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The new face of homelessness

By Rebecca Vassarotti - 9 February 2017 13

Homelessness

Meet the new face of homelessness. Female. Single. Older.

While a comfortable retirement beckons for many older people, there is a growing group of women who are facing a nightmare of poverty, homelessness and hopelessness.

The economic disadvantages facing many women are well known, but we generally consider what the impacts of this multiple disadvantage are over a lifetime. So, lets consider it. We know that women earn less than men throughout their lifetimes. We know that women have less superannuation savings.  We know that women are much more likely to have time out of the workforce due to caring responsibilities –for children and increasingly for parents. We know that feminised industries are those that are poorly paid, casualised and can have poor income security. We know that women are much less likely to own property in their own right, and are less likely to rebound to financial security following relationship breakdowns. We also know that the violence that one in three women experience in their lifetimes can often lead to financial hardship. When we consider how all these factors may come together over a lifetime, it is not at all surprising that older women are facing increasing levels of poverty, financial stress and homelessness.

We are just starting to hear more about this issue.  This week a number of ACT services reported the growing number of older women who are accessing homelessness services and facing the prospect of having nowhere safe to live. This comes at the same time as the Productivity Commission Report into ACT homelessness services was released and has revealed that that funding for the local sector continues to reduce.

We need to work hard to respond to this new group at risk of homelessness if we are serious about reversing the trend of the ACT having some of the worst rates of homelessness in Australia. We need to address the gendered issues of housing, and increase the level of social, community and affordable housing that is suitable for older women. Government certainly has a role but this is an issue that will only be solved in partnership with the private and community sector. We need to encourage innovation to deliver more suitable social and affordable housing for older women. We need more options that focus on both independent and communal living. We need to find models that can be priced in a way that is truly affordable. We need to see clever design that engages with, and embeds gender sensitive design – in the physical spaces, location in supportive communities, and accessibility to amenities and facilities. While the Government has made positive noises about a renewed commitment to affordable housing, we need to see real action to enable more people to access housing that is safe, affordable and provides a decent life.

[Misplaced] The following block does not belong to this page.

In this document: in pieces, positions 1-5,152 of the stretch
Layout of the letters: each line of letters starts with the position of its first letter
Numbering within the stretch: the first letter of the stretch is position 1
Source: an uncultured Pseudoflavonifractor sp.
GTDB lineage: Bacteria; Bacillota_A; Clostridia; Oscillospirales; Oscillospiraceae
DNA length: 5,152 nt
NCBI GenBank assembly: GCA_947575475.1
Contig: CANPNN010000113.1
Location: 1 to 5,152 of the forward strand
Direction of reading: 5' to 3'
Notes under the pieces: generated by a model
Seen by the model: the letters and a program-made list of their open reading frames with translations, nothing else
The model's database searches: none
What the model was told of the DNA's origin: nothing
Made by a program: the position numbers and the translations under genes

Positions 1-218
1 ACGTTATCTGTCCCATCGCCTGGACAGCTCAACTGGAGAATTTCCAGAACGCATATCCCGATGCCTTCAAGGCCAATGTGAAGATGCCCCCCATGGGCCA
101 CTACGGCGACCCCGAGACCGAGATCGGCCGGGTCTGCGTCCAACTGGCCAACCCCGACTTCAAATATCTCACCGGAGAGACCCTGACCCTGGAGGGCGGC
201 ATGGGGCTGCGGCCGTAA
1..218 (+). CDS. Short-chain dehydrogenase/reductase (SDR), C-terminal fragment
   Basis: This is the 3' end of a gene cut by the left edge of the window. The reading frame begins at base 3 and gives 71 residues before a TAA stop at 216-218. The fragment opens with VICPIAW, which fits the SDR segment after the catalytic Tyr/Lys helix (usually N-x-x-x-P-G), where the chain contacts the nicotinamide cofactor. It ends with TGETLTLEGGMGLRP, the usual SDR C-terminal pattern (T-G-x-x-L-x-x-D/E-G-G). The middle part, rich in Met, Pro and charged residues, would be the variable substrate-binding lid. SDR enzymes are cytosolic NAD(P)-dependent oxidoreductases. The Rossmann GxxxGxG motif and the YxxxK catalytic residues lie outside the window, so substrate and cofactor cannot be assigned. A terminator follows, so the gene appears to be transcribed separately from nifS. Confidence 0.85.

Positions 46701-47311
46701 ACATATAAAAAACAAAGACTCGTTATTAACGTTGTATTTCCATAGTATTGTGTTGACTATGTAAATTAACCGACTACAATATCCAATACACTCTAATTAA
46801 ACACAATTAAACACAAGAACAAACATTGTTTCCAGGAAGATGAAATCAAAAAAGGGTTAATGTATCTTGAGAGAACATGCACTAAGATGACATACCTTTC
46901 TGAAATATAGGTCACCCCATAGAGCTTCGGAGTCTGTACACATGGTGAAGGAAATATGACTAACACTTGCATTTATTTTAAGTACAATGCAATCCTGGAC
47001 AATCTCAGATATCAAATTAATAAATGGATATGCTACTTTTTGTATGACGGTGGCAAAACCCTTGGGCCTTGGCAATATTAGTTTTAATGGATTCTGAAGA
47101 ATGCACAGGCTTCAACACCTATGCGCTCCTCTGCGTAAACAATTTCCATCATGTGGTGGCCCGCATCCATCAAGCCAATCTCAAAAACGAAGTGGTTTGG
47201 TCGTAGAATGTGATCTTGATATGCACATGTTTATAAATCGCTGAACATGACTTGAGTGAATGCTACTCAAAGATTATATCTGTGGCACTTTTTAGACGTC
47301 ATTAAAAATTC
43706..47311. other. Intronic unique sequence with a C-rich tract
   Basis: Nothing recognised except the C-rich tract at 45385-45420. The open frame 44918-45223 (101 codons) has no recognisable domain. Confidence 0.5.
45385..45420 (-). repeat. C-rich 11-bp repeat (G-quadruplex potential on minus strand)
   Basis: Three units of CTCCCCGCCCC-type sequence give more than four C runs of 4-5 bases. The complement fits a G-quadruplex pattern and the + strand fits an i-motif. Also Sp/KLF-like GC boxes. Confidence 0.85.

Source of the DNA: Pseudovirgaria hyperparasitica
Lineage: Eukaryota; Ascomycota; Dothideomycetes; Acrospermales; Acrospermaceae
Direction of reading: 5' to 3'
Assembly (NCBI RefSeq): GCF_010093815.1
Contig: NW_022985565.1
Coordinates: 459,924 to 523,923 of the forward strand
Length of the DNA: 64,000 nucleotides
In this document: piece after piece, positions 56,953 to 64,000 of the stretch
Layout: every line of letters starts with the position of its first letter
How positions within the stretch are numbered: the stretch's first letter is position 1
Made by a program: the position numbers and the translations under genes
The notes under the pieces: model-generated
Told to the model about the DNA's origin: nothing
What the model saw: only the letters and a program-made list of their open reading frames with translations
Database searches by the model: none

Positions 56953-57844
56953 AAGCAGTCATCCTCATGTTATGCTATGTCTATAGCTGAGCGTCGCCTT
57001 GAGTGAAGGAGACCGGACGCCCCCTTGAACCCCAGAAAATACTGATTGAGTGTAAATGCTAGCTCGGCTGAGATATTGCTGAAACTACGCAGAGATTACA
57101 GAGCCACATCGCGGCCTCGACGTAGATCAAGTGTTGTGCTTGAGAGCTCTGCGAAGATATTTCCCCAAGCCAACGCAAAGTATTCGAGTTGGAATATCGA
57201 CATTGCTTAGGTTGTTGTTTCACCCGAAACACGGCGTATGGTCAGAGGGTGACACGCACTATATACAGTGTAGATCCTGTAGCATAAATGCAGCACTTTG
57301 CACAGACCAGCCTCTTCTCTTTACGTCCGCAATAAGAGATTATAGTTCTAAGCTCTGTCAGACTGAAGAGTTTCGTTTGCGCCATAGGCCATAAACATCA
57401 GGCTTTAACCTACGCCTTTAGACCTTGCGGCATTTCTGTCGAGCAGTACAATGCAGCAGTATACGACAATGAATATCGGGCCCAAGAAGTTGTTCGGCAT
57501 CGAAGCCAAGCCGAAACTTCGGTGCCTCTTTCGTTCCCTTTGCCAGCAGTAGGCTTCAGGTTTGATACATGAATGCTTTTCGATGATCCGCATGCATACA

In 2010 ground breaking research was released documenting the growing issue of older women’s homelessness. Entitled ‘It Could Be You’ it documented the reasons behind this growing phenomenon, and outlined the stories of women who are struggling with homelessness.  It highlighted that anyone could be affected.  All it takes is bad luck, bad health, a crisis, a relationship breakdown. It could be you. It could be me. Let’s work together to make sure it’s none of us.

What do you think? Do you think there is more we can do to ensure that older women do not become the new face of homelessness in the ACT?

What’s Your opinion?


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13 Responses to
The new face of homelessness
1
Masquara 6:28 pm
09 Feb 17
#

Why let government off the hook? There should be fully publicly funded housing for people who need it, and the ACT Government should remove public housing stock from the very large number of public housing tenants who could afford to rent privately (or who own properties outside the ACT).

2
Serina Huang 12:42 pm
10 Feb 17
#

I think you raise some very sad and important issues. And with domestic violence, a lot of support is means tested, which means that if a woman might not be eligible for support is she has a lot of assets on paper but not be able to access them. Many people come to Canberra to work, or look for work, without having family here – so relying on family members is also not an option. With high temperatures today and tomorrow, it is an important thing to think about. Imagine sleeping in the car when you are elderly in this weather!

3
london 2:58 pm
10 Feb 17
#

what can we expect with a government like this. They have no idea how difficult it is for poor people. But I would still like to know how people from overseas can find a home but not australians. We need to hang our heads in shame. I’m sick of hearing how many can’t afford a house in Sydney. Neither can we and never have been able to!

4
bj_ACT 4:54 pm